My food tastes saltier lately, and I know why. I recently started using coarse-ground sea salt. I switched from regular table salt because it is considered healthier. I also am allergic to shrimp and wanted to avoid the added iodine in most table salts. But sea salt is indeed saltier, and also somewhat tastier.
Salt is an ancient ingredient with dozens of biblical references. It’s been considered a fertility symbol, necessary in mummy preservation and some religious ceremonies, and once used for currency. Salt is a natural preservative because it inhibits mold and bacteria from growing. Mostly, it is the most important seasoning in most foods from savory to sweet.
The choices of salts available are many. Table salt is the most commonly used. It is produced from rock salt mined from deposits from dried up salt lakes. It consists of the chemical compound sodium chloride. It is typically refined to remove impurities; however unrefined salt may also be used for seasoning. Anticaking agents are added to prevent clumping. It also is available with added iodine (sodium iodide), a dietary supplement that offsets deficiencies that lead to goiter and other health problems. In addition, iodized salt contains a dash of sugar which prevents the salt from yellowing.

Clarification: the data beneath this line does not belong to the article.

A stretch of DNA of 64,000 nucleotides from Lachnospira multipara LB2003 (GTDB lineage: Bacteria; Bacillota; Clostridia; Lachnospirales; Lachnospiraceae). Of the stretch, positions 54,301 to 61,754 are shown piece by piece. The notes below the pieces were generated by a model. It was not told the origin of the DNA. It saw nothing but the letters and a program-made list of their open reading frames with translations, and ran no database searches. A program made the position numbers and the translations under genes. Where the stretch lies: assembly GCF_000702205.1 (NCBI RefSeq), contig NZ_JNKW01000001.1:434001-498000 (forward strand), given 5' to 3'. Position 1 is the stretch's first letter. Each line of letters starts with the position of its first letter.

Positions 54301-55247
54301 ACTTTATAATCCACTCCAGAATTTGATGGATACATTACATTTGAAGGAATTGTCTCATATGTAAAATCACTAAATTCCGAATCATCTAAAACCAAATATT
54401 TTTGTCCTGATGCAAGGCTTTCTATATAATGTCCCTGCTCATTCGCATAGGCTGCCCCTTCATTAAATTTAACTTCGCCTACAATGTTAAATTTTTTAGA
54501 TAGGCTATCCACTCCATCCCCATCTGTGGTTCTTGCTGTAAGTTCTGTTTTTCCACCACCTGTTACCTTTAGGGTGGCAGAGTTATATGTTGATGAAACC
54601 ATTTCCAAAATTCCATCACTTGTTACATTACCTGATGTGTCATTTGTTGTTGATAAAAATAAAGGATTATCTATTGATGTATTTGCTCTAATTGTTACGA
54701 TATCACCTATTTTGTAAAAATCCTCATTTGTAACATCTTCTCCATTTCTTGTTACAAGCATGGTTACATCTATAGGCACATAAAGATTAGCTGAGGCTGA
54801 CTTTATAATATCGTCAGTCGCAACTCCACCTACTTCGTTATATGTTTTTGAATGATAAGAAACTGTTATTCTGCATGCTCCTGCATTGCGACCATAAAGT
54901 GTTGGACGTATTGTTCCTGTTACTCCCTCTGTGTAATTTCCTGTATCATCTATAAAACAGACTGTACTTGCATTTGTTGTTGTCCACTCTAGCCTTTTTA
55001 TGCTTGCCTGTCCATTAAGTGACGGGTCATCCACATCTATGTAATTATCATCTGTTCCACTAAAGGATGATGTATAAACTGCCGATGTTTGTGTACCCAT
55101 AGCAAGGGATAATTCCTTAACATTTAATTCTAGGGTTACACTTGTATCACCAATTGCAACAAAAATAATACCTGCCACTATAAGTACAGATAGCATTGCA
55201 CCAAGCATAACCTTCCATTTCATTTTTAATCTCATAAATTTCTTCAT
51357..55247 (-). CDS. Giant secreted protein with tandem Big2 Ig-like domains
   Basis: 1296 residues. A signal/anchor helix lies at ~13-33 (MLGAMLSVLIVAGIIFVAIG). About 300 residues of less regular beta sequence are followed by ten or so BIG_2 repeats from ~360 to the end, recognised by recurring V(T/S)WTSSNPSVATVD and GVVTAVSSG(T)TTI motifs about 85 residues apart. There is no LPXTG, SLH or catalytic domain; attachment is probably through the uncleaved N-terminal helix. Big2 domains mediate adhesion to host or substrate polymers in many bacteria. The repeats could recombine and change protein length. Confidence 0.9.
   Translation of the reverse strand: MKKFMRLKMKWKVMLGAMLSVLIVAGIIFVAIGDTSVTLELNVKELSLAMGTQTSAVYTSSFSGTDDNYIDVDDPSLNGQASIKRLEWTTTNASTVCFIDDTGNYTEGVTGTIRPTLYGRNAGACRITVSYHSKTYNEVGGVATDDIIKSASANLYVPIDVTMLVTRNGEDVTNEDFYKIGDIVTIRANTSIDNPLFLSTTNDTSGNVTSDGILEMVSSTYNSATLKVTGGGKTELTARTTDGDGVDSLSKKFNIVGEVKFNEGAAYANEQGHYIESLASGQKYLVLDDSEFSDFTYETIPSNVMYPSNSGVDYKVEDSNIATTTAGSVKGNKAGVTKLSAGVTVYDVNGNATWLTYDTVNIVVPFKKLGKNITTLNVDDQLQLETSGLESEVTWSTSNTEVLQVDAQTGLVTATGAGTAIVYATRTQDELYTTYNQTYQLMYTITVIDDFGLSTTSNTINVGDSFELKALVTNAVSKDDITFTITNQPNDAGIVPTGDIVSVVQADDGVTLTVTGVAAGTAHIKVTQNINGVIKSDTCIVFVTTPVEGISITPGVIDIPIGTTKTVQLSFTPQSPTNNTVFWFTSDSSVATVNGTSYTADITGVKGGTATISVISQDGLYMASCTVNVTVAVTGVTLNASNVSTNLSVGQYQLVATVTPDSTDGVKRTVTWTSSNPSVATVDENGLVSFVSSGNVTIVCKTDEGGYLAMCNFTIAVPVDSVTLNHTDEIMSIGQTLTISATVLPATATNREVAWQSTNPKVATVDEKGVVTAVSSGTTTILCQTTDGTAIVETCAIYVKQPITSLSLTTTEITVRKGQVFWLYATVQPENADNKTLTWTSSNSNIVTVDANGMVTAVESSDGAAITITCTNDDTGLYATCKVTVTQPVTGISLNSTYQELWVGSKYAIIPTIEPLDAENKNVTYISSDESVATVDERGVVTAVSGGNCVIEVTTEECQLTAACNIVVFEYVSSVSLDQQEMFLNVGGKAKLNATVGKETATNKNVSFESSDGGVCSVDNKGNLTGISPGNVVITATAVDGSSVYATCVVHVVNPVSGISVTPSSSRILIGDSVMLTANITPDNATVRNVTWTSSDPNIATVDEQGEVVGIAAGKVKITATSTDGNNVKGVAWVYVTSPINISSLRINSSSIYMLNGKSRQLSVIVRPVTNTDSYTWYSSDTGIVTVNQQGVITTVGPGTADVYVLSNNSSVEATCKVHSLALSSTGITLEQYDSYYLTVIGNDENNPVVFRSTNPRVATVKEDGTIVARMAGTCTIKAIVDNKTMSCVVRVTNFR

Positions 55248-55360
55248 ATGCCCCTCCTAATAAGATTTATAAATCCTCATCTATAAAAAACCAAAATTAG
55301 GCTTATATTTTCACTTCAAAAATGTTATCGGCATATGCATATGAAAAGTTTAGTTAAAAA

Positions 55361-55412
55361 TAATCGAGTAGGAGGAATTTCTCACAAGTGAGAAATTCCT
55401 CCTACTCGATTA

Also commonly available is kosher salt. Kosher salt has larger grains and does not usually contain any additives. The coarse grain is important for use in drawing blood from meat before cooking as required in kosher cooking.
Pickling salt is specifically used for brining. The fine-grained granules have no additives allowing the pickling liquid to remain unclouded.
According to About.com where most of my research was gathered from, Celtic salt is harvested by a 2,000-year-old method of solar evaporation from the waters of the Celtic Sea marshes in Brittany, France. It is supposed to be a bit pricier, but I honestly have never seen it.
Unseasoned salt has an infinite shelf life. If it clumps, you can add rice to the shaker to absorb the moisture.
The old trick to counter an over-salted soup or stew is to add a peeled and quartered potato to the pot. The potato will absorb the salt, so you may want to toss it after about 15 minutes. Water or cream may also be added to dilute the liquid.
Salt draws the juices from vegetables so if you want them crisp or plump such as with mushrooms, add the salt at the end. Limit salt even after cooking to beets, kale, celery, spinach, carrots, corn, and artichokes because they naturally are higher in sodium. Seafood also is salty since it comes from the salty ocean. Adding salt can toughen it.
The cooking shows recommend adding salt to boiling water for pasta. I don’t usually want the extra salt, so I don’t do that, but if you decide to add the salt, it should be added after the water boils. Salted water takes longer to boil.
Some recipes that call for salt cannot be altered. Salt is necessary in yeast bread recipes for it to rise properly.
Although the use-ratio for coarse grain salt is one tablespoon to two teaspoons of fine grain salt, coarse-ground salt is not as evenly distributed. You will bite into pieces of salt making it seem saltier. Sometimes this is preferred, such as with salted caramel.
©2013, Mary K. Doyle